The allure of Arcadia arises in large part from the tension between nature and art. This dream-time and dream-place embodies not only the pastoral ideal of a simple life in harmony with nature, but also gives form to principles of virtue, love, otium (contemplation and leisure) and what we would now call creativity, all within a fictional society of shepherds. This seemingly natural earthly paradise—a freshly-minted Golden Age—had to be evoked with great artfulness so that its actual artificiality could be forgotten. The ancient rhetorical principle “ars est celare artem” (it is art to conceal art) has many applications, but is particularly indispensible in the depiction of the bucolic, idyllic and pastoral. It is no coincidence that two early-16th-century bestsellers—Jacopo Sannazaros’ Arcadia and Baldassare Castiglione’s Cortegiano (The Courtier)—are devoted to the ideal pastoral world on the one hand and the ideal ease (sprezzatura) of the courtier on the other. In the final analysis, Arcadia can be understood as a reflection on “incarnation through art.”1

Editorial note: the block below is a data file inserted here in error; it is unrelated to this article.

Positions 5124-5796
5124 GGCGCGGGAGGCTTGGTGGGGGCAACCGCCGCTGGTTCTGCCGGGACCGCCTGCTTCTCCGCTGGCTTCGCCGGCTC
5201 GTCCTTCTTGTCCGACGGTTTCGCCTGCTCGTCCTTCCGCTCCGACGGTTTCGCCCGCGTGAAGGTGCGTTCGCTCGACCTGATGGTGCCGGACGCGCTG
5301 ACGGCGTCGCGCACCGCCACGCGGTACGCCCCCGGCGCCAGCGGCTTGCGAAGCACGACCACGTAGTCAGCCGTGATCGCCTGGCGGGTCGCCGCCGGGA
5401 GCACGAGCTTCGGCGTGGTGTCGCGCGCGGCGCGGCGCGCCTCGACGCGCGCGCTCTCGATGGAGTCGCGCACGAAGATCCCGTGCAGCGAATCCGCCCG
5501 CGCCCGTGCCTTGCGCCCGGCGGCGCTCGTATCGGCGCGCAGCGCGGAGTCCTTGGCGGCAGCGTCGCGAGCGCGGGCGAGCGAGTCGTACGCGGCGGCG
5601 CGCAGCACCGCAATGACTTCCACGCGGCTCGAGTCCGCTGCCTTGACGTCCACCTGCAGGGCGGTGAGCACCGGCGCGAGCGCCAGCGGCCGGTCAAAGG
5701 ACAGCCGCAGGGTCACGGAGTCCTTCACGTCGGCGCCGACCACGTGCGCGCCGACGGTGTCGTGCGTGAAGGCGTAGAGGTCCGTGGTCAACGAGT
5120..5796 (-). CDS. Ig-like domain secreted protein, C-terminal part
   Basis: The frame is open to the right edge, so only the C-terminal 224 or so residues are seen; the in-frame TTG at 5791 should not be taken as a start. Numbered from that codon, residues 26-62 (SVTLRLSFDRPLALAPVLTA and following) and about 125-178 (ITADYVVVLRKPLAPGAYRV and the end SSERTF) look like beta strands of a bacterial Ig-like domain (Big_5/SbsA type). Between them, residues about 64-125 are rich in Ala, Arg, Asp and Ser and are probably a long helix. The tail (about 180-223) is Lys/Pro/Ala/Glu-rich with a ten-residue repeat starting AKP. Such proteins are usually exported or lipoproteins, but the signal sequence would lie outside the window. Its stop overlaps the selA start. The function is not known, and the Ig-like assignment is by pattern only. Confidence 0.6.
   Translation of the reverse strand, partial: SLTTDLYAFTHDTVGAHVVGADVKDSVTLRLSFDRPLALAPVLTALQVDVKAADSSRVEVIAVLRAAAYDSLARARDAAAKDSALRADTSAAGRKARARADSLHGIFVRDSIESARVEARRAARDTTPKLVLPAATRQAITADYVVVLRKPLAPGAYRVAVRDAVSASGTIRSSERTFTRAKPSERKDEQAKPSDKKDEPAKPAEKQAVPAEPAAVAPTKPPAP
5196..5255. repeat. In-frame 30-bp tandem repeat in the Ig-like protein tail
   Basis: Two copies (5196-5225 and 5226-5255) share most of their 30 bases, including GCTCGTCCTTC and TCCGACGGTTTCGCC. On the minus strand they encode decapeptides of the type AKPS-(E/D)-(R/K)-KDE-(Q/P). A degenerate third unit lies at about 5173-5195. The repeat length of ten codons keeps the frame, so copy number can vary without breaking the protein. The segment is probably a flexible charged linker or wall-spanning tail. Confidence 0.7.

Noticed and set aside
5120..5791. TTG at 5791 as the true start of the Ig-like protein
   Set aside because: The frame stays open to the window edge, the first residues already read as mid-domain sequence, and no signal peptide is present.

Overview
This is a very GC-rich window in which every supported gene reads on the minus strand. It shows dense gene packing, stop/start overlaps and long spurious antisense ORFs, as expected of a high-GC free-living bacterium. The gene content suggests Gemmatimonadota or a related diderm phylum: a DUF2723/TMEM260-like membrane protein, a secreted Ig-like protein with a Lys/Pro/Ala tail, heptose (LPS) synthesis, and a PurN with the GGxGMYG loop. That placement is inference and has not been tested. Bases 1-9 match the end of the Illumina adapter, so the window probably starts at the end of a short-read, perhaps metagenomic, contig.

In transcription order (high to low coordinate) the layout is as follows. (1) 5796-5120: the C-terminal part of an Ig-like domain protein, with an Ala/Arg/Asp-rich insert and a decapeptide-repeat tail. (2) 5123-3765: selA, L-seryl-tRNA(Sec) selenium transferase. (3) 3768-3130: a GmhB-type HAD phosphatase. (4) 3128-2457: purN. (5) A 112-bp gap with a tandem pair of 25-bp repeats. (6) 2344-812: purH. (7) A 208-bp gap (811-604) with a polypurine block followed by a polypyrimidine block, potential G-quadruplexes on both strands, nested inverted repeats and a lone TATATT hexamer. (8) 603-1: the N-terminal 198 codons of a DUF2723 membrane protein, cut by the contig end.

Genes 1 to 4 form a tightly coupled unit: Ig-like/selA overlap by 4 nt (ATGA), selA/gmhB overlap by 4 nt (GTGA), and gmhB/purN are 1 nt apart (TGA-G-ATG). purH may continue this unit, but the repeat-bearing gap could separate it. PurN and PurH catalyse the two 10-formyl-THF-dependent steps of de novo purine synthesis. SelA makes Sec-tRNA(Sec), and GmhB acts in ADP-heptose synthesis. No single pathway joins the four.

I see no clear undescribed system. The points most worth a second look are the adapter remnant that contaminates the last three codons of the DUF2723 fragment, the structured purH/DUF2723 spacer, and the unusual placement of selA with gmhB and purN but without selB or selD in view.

The dream world of Arcadia became a popular pictorial subject In the course of the 15th century, a phenomenon that formed the basis of the exhibition “Arcadia: Paradise on Paper” recently on view at the Berlin Kupferstichkabinett. Conceived and curated by Dagmar Korbacher, the exhibition and its excellent catalogue showcased works from the from the Kupferstichkabinett holdings: drawings, prints and book illustrations—an important component, given the theme.
The catalog’s seven sections follow the topics and history of the Arcadian ideal over two centuries from roughly 1440 to 1640, moving from representations of the Christian Arcadia of Eden to the melancholic Arcadia most famously captured in Guercino and Poussin’s celebrated paintings (not, of course, included in this exhibition) under the motto “Et in Arcadia ego.” Within this framework, the catalog presents “sites of humanism:” the inspirations, ideals and realities of landscape painting; Venice as a special focus of Arcadian ideas; mythological scenes in Arcadian contexts; as well as the closely overlapping theme of Arcadian repose (sleeping Venuses and nymphs and attendant erotic encounters).